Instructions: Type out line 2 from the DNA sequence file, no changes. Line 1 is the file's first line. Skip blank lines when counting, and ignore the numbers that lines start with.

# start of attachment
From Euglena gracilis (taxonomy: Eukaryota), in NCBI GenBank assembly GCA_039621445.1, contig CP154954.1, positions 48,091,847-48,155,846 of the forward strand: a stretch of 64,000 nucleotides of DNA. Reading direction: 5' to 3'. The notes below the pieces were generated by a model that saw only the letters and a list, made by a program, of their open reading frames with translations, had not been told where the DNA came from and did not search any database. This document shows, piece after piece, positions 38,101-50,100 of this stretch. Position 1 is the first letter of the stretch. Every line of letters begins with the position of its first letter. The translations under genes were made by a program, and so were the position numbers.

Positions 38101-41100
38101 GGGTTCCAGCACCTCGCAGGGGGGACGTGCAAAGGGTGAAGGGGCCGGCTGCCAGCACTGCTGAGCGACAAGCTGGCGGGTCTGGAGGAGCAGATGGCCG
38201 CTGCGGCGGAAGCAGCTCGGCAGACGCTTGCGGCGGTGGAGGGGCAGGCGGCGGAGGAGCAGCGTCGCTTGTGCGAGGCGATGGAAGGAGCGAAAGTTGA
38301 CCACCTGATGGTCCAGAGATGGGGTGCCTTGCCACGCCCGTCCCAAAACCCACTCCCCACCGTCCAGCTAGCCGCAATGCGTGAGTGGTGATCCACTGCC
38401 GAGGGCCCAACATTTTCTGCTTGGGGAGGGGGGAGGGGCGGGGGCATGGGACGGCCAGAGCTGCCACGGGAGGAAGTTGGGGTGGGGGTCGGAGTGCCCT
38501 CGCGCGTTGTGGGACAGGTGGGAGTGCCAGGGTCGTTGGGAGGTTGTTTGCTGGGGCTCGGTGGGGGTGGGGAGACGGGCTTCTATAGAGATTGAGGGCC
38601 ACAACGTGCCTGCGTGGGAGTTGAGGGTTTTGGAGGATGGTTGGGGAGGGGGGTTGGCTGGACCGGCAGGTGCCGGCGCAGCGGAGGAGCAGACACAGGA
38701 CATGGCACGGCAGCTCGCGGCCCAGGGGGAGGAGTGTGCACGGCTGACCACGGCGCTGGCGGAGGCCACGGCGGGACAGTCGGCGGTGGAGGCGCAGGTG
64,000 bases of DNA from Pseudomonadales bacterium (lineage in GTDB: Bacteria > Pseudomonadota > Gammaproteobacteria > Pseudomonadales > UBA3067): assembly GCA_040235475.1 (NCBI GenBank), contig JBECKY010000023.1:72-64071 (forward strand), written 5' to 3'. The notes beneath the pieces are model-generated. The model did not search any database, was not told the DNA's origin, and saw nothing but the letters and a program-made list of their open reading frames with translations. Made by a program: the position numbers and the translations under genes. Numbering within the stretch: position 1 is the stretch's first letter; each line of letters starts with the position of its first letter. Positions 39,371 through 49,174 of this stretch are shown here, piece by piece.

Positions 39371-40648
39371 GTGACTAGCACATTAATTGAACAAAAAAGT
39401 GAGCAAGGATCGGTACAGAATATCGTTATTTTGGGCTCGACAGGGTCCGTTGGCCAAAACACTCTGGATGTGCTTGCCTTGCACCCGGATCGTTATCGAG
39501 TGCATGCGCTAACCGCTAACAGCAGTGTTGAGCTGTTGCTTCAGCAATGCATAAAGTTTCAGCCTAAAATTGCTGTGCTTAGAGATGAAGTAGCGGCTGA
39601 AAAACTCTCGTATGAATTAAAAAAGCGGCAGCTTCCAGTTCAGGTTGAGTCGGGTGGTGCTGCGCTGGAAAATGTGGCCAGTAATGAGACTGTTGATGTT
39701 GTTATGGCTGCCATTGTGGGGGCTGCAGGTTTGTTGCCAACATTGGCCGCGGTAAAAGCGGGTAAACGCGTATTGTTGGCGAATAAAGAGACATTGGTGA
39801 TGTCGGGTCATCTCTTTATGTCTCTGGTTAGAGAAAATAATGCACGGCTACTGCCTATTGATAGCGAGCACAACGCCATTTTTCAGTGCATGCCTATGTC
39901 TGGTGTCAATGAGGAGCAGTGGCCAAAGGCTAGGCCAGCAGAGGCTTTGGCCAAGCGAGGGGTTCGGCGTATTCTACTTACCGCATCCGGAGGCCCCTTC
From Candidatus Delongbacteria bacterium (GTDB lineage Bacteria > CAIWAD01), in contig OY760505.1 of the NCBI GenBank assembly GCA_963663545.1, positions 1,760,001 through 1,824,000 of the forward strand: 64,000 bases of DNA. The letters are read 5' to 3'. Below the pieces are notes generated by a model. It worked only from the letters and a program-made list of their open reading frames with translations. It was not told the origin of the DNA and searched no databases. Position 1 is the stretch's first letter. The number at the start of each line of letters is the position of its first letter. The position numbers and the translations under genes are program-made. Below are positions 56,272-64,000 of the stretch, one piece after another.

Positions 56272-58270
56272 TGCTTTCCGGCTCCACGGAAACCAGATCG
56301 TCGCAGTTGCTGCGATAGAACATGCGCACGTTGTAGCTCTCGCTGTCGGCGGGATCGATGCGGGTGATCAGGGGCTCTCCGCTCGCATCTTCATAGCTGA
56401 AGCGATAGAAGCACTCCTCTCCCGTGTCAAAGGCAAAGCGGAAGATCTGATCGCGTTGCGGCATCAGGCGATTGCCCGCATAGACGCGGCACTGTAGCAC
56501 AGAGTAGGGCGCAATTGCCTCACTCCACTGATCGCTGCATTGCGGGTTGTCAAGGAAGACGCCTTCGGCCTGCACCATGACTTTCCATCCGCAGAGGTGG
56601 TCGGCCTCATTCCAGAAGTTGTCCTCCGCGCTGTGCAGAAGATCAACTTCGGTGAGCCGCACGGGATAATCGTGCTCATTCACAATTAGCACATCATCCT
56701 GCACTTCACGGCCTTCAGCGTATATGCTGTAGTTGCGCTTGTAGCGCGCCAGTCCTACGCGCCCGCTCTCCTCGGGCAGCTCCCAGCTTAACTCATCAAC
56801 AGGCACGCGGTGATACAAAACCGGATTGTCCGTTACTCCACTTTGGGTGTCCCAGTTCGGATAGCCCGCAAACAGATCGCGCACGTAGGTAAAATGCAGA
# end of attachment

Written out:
Positions 38101-41100